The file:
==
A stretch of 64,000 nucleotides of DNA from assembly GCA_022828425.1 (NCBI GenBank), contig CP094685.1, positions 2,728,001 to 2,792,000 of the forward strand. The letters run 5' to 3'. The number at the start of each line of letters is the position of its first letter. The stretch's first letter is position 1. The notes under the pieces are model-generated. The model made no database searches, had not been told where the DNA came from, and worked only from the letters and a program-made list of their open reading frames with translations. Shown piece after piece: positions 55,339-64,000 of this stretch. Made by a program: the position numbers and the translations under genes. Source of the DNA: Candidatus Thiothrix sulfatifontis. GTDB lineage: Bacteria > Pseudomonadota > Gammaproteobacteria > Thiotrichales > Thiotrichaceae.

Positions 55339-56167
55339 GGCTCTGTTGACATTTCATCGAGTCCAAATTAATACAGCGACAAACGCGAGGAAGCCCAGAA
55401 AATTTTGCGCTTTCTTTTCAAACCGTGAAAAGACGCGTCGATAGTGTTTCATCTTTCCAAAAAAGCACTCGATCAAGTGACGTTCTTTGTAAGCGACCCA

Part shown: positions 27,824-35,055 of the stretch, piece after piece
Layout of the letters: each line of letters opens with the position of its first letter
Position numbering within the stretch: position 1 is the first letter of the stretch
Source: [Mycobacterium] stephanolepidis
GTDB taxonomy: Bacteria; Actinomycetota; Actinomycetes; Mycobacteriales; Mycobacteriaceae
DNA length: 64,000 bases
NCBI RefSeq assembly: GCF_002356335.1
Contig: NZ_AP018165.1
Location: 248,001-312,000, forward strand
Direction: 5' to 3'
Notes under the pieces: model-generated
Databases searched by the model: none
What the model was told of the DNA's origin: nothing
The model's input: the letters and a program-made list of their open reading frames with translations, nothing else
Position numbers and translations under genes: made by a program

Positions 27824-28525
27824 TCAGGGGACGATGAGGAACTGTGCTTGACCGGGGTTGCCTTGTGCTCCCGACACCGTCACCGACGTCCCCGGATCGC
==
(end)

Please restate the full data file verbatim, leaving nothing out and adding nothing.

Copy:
A stretch of 64,000 nucleotides of DNA from assembly GCA_022828425.1 (NCBI GenBank), contig CP094685.1, positions 2,728,001 to 2,792,000 of the forward strand. The letters run 5' to 3'. The number at the start of each line of letters is the position of its first letter. The stretch's first letter is position 1. The notes under the pieces are model-generated. The model made no database searches, had not been told where the DNA came from, and worked only from the letters and a program-made list of their open reading frames with translations. Shown piece after piece: positions 55,339-64,000 of this stretch. Made by a program: the position numbers and the translations under genes. Source of the DNA: Candidatus Thiothrix sulfatifontis. GTDB lineage: Bacteria > Pseudomonadota > Gammaproteobacteria > Thiotrichales > Thiotrichaceae.

Positions 55339-56167
55339 GGCTCTGTTGACATTTCATCGAGTCCAAATTAATACAGCGACAAACGCGAGGAAGCCCAGAA
55401 AATTTTGCGCTTTCTTTTCAAACCGTGAAAAGACGCGTCGATAGTGTTTCATCTTTCCAAAAAAGCACTCGATCAAGTGACGTTCTTTGTAAGCGACCCA

Part shown: positions 27,824-35,055 of the stretch, piece after piece
Layout of the letters: each line of letters opens with the position of its first letter
Position numbering within the stretch: position 1 is the first letter of the stretch
Source: [Mycobacterium] stephanolepidis
GTDB taxonomy: Bacteria; Actinomycetota; Actinomycetes; Mycobacteriales; Mycobacteriaceae
DNA length: 64,000 bases
NCBI RefSeq assembly: GCF_002356335.1
Contig: NZ_AP018165.1
Location: 248,001-312,000, forward strand
Direction: 5' to 3'
Notes under the pieces: model-generated
Databases searched by the model: none
What the model was told of the DNA's origin: nothing
The model's input: the letters and a program-made list of their open reading frames with translations, nothing else
Position numbers and translations under genes: made by a program

Positions 27824-28525
27824 TCAGGGGACGATGAGGAACTGTGCTTGACCGGGGTTGCCTTGTGCTCCCGACACCGTCACCGACGTCCCCGGATCGC